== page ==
A Tesco phone? It’s late, but it could really blow the doors off

hudl from tesco

The moment Tesco brought their own Hudl Android tablet to market, the idea of a Tesco phone became a reality. When the supermarket chain proceeded to sell container-loads of the devices, the proposal must have surely headed to the top of the to-do list. 

On one hand it’s a no-brainer. An absolute no-brainer. You see, here in the United Kingdom we have the following players in rough order of customer base: 

– EE/Orange/T-Mobile
– Vodafone
– Telefonica O2
– Hutchison 3G (“Three”) 
– Virgin Mobile

…and then, Tesco Mobile.

That’s it. There are a few other odds and sods that specialise in particular markets. But I write that list to give you an idea that when we’re talking scale in the mobile operator world, Tesco is right there as a key player. They got the price point, the market entry and the delivery spot on with Tesco Mobile, scoring millions of customers primarily on PAYG. 

There won’t have been much point in a conversation between the Tesco Mobile folks and the Hudl people. Beyond the occasional nod at Tesco HQ, there’s little need. Yes, theoretically you could stick a sim card into a Hudl, but the whole concept was “Tesco simple” — with no messing around, no complicated choices. For £119, you get a decent 7” Android tablet with 16GB of space. Job done. No wonder if flew off the shelves.

Making sure as many of your customers as possible have direct one-click access to your shopping and media services is a very sensible approach for Tesco. Especially when the likes of Ocado (et al) are literally a tap away. It’s even better if you can get the consumer to pay for the device. At it’s most basic level, every visitor to Blinkbox or Tesco Direct from a Hudl is money saved in Google Advertising. 

A phone is a natural step. Especially given the fact Tesco Mobile are currently enabling millions of people to shop with Tesco’s largest and most intensive competitors. Again, at the most basic level, if you can keep your Clubcard (loyalty) customers focused on your brand, on your marketplace, on anything you care about, then you’re winning.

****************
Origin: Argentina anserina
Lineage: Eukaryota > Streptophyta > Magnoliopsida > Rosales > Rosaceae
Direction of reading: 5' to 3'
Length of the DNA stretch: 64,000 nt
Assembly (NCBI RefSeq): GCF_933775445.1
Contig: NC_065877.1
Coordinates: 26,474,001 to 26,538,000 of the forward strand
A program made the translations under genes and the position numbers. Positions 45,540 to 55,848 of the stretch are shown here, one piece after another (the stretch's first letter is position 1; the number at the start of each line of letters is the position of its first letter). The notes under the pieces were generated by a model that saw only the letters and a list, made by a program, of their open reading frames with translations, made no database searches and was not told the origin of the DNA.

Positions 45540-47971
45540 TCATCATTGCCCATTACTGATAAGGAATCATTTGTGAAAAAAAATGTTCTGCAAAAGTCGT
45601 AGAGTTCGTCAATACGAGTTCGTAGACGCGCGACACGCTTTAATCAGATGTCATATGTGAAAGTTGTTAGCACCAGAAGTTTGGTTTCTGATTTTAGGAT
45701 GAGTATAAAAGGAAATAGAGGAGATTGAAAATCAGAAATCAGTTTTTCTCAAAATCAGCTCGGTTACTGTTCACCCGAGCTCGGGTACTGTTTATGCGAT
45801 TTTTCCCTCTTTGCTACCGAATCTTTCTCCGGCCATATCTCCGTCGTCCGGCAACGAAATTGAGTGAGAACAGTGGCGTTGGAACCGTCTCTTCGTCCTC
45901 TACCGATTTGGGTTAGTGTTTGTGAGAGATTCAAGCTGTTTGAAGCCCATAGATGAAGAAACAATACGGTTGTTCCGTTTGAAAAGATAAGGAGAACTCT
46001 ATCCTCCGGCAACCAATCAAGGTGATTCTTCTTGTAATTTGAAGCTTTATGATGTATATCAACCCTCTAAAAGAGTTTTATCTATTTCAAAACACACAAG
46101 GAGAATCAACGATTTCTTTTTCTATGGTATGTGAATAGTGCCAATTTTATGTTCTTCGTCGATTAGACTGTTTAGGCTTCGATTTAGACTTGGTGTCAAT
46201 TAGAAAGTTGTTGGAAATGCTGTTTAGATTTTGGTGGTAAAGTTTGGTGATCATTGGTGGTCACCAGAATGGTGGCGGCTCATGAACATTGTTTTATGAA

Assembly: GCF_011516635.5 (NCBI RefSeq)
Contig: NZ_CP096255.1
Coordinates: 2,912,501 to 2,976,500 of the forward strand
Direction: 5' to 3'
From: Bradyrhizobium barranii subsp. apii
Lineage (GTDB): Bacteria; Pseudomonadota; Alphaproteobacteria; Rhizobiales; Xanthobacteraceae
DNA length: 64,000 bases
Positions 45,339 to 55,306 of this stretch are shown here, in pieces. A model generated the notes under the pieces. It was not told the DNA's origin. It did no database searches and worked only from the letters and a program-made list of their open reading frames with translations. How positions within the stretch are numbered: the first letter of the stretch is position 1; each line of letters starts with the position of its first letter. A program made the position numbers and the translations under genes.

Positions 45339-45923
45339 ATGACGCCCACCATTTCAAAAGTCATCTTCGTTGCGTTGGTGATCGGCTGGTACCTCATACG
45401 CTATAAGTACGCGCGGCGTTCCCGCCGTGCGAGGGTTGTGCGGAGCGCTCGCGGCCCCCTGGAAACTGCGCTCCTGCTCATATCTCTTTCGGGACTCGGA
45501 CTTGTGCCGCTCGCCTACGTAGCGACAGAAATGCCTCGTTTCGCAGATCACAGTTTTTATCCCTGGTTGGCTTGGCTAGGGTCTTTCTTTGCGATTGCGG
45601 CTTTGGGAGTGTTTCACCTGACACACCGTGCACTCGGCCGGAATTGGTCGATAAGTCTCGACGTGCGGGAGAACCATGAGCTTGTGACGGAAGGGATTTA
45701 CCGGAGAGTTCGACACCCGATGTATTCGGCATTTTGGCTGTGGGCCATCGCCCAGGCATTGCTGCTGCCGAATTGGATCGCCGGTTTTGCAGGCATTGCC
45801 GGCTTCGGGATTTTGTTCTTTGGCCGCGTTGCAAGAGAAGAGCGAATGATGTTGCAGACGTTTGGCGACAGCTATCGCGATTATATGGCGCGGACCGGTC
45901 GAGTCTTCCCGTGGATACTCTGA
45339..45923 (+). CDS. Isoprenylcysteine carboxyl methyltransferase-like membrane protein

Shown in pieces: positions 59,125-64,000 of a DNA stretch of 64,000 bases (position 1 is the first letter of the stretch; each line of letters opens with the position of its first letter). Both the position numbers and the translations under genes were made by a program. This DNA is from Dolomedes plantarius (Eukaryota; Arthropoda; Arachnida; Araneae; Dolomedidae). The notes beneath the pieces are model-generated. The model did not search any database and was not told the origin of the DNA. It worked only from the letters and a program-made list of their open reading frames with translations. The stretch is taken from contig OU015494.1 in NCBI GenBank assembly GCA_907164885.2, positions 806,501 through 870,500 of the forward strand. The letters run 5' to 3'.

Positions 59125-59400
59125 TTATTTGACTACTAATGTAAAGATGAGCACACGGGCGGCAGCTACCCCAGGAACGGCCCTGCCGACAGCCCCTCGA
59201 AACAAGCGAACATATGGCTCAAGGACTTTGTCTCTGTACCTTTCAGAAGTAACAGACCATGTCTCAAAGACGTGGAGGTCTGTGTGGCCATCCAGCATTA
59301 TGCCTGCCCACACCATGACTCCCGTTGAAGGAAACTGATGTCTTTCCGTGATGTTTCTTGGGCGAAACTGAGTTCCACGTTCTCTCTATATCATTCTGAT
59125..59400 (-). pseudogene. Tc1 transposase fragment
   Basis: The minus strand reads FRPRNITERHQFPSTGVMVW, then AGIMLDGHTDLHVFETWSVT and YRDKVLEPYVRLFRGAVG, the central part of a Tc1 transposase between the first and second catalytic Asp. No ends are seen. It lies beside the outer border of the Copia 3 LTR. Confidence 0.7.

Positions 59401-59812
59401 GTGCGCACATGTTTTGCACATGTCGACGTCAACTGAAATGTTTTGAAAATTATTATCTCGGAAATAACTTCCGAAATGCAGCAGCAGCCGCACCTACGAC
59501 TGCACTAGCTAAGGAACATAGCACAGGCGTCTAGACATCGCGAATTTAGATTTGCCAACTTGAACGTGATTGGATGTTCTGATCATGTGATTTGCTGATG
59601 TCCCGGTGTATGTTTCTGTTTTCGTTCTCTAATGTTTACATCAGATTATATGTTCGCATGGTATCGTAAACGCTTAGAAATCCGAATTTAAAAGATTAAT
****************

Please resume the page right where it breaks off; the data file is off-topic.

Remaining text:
In today’s world, it’s about attention.

If you don’t have attention, or the ability to win the attention of customers, you are going to have a very bad day, every day.  

Therefore a Hudl phone is a natural extension to the tablet strategy.

I’m rather excited at the concept. I think, as I wrote in the title, the Hudl phone has the capacity to blow the doors off the marketplace on number of different levels. 

When you go shopping, you spend money. What is your weekly food shop total? £50? £100? 

Walk into any mobile operator store and scan the PAYG shelves. You’ll find a decent Android phone on, or around the £99 price point. That seems pretty expensive.

But if you’re standing in “shopping mode” with the endorphins buzzing as you commence your £100ish shopping visit, £119 on a Hudl tablet or £99 on a Hudl phone doesn’t seem to expensive.

Indeed given you’re already predisposed toward Tesco’s simple, value approach, all you need is the allure of ‘double Clubcard points’ or similar and the chances are you’ll be evaluating a Tesco phone purchase in a completely different manner to what you do in a mobile phone shop. It’s rather amazing how ‘cheap’ something can look when it’s got loads of (effectively meaningless) Clubcard loyalty shenanigans attached to it. 

If you then take the logical extension of phone and mobile network, the offering could get significantly compelling. £99 phone (reduced to £79 after all your Clubcard triple-double-bonus-special-whatsit) along with £10/month unlimited everything PAYG. Something like that.

Just like legions of customers have opted out of the mainstream by moving their Home Insurance, Travel Insurance, Loans and even Pet Insurance to the generic safety of the supermarket brand, it wouldn’t take much to extend that to mobile devices (and, of course, mobile services). 

How would the British mobile market look if Tesco sold a million Hudl phones in 2015? Interesting. Very interesting indeed.

What do you reckon? Obviously I’ve got some rose-tinted Google Glasses on right now, but with a fair wind, we could see some real excitement soon from Tesco. 


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